1:22:05 Q: I would like, if you would, to talk about the role of the artist in society. Does he serve a function beyond his own function?
1:22:33 K: The role of the artist in society. Who is an artist? Who paints a picture? Writes a poem? Who wants to express himself through painting or through writing a book, a play? Why do we divide the artist from the rest of us, the intellectual from the rest of us? Why this division? Because we have placed the intellectual at one level, the artist perhaps at a higher level, and the scientist at a still higher level. And then we say, what is their role in society? The question is not what is their role but what is your role in society, because you have created this awful mess. What is your role? Find out. That is, find out why you live within this world of squalor, hatred and misery. Apparently it doesn't touch you.
1:24:33 You have listened to these four talks, shared some of the things together, understood, let's hope, a great deal. Then you become a centre of right relationship and therefore it's your responsibility to change this terrible, corrupt, destructive society.
1:25:09 Isn't it time now to stop? What time is it? Quarter past seven.
1:25:25 Any more questions?
1:25:28 Q: Could you go into psychological time?
1:25:35 K: I will. I've got it. This is the last question, I'm afraid. I'll have to stop. The questioner wants to know what time is, could you go into it. Time is old age, time is sorrow, time doesn't heed. So what is time? There is chronological time by the watch. That must exist, otherwise you won't be able to catch your bus, cook a meal, all the rest, time. But there is another kind of time which we have accepted. That is we say, tomorrow I will be, tomorrow I will change, tomorrow I will become. Psychologically, we have created time, haven't we? You know, tomorrow. Is there a tomorrow, psychologically? To put that question seriously is a most dreadful question, because we want tomorrow, I am going to see you tomorrow, I am going to have the pleasure of meeting you tomorrow, I am going to understand tomorrow, my life will be different tomorrow, I will realise enlightenment tomorrow. Therefore tomorrow becomes the most important thing in our life. You have had sex yesterday, all the pleasures, all the agony, whatever you have in that mess, and you want it tomorrow, because you want that same pleasure repeated tomorrow.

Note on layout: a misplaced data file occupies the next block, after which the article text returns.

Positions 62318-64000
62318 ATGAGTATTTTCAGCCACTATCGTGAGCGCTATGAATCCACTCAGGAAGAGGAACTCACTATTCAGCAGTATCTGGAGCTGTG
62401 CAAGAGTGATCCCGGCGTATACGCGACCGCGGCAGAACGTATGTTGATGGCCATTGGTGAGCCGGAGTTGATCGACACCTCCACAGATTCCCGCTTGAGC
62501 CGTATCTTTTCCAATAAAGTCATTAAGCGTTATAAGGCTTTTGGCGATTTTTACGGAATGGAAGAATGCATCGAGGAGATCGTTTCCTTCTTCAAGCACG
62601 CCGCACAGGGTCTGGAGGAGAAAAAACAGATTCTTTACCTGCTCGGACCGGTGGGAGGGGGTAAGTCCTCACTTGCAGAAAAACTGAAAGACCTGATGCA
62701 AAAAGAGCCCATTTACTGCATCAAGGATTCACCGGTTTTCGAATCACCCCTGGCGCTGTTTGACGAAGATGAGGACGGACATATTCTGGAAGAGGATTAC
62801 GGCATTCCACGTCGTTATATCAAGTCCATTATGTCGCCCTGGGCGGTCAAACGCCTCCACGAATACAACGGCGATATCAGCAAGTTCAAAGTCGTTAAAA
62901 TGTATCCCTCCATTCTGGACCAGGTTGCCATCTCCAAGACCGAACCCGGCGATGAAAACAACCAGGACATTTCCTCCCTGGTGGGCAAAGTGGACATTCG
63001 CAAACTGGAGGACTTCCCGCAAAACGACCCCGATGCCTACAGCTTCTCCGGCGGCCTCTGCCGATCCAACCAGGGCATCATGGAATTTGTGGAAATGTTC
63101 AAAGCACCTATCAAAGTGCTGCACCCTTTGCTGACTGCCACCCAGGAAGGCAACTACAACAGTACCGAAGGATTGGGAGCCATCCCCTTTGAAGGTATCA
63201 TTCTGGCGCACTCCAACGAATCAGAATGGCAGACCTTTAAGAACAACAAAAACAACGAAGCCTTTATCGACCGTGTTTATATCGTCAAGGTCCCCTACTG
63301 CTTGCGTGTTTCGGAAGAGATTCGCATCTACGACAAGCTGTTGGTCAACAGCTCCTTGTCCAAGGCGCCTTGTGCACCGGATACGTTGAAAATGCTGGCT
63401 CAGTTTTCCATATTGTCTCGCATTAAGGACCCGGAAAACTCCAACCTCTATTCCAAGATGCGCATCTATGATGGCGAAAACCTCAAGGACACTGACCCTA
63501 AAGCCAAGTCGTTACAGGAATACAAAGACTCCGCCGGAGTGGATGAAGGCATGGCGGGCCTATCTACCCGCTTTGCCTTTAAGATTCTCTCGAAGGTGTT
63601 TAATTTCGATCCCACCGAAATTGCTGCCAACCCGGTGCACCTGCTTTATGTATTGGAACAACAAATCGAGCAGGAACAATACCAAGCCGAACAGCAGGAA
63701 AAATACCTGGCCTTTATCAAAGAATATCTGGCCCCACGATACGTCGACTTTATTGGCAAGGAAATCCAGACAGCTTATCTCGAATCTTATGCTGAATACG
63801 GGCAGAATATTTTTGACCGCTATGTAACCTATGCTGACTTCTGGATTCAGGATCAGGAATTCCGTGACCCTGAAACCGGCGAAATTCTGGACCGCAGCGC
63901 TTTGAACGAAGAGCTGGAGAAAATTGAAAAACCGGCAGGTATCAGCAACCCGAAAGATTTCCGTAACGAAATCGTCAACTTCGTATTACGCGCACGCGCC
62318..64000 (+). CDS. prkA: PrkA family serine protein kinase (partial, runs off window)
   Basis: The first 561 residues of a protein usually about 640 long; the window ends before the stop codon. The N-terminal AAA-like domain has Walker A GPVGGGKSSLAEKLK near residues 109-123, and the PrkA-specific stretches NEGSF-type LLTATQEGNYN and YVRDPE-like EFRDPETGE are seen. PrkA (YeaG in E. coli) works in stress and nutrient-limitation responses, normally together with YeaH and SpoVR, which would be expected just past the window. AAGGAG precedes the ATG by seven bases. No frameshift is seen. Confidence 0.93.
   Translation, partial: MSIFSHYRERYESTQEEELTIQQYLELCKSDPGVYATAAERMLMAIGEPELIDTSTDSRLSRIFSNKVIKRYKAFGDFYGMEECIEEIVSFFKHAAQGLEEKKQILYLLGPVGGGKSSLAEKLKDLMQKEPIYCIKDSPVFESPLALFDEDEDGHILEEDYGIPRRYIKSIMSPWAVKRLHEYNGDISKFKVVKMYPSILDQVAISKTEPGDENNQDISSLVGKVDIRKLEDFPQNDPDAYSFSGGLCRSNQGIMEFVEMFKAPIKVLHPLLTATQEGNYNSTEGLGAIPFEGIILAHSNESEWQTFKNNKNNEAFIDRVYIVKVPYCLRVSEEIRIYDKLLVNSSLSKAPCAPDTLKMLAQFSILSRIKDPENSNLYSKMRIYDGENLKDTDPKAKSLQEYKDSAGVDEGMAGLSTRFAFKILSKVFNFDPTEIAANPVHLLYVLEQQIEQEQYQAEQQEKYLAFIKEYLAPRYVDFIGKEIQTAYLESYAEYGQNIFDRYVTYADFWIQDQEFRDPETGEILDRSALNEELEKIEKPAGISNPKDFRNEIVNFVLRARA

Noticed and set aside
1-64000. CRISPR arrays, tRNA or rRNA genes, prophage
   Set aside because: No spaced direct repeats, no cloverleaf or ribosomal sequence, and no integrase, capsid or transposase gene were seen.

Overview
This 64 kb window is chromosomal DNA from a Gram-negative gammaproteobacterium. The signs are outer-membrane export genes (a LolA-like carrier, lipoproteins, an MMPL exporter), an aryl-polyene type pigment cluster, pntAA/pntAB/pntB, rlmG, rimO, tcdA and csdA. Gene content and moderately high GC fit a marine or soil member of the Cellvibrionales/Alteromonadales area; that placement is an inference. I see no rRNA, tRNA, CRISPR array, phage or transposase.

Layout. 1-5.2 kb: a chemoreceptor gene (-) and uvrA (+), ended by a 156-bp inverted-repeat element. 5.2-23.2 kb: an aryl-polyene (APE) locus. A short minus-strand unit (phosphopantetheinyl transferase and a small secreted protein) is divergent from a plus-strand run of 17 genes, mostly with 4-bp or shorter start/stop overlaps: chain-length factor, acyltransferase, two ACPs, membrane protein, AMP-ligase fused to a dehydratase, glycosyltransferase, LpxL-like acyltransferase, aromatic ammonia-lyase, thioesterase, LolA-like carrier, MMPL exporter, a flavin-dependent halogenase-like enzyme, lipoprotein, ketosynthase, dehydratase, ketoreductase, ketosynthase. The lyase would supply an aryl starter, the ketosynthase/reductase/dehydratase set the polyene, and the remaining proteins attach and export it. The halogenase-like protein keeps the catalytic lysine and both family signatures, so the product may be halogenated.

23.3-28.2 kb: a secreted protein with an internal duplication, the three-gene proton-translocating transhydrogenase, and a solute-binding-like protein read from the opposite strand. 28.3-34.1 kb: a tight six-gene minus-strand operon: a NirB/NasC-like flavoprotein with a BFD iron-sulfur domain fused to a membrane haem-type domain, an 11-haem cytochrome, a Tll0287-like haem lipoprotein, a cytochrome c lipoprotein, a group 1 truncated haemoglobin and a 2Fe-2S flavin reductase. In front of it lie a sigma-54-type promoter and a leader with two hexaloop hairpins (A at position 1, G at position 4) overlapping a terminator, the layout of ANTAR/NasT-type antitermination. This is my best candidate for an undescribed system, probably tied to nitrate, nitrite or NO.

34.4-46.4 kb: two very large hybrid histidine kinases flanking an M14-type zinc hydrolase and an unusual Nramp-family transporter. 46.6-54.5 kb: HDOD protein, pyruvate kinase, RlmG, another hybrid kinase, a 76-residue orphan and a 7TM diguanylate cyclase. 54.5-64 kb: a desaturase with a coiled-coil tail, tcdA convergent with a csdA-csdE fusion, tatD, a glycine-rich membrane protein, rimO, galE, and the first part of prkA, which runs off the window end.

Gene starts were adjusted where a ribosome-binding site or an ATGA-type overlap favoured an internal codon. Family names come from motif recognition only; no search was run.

1:28:19 So to put that question to yourself and find out the truth of it, which is, is there a tomorrow at all? Except - please follow - thought projects tomorrow. So, tomorrow is the invention of thought as time. And if there is no tomorrow psychologically, what happens to the life, to today? What happens today if there is no tomorrow, psychologically? Then there is a tremendous revolution, isn't there? Then your whole action undergoes a radical change, doesn't it? Then you are completely whole now. Then you are not projecting from the past, through the present, the future. That means to live, dying every day. Do it and you will find out what it means to live so completely today. Isn't that what love is? You don't say, I will love tomorrow, do you? You love or you don't love. So love has no time, only sorrow has time. Sorrow is thought as pleasure. So to find out for oneself what time is, and find out if there is no tomorrow. Then there is a life which is eternal, because eternity has no time.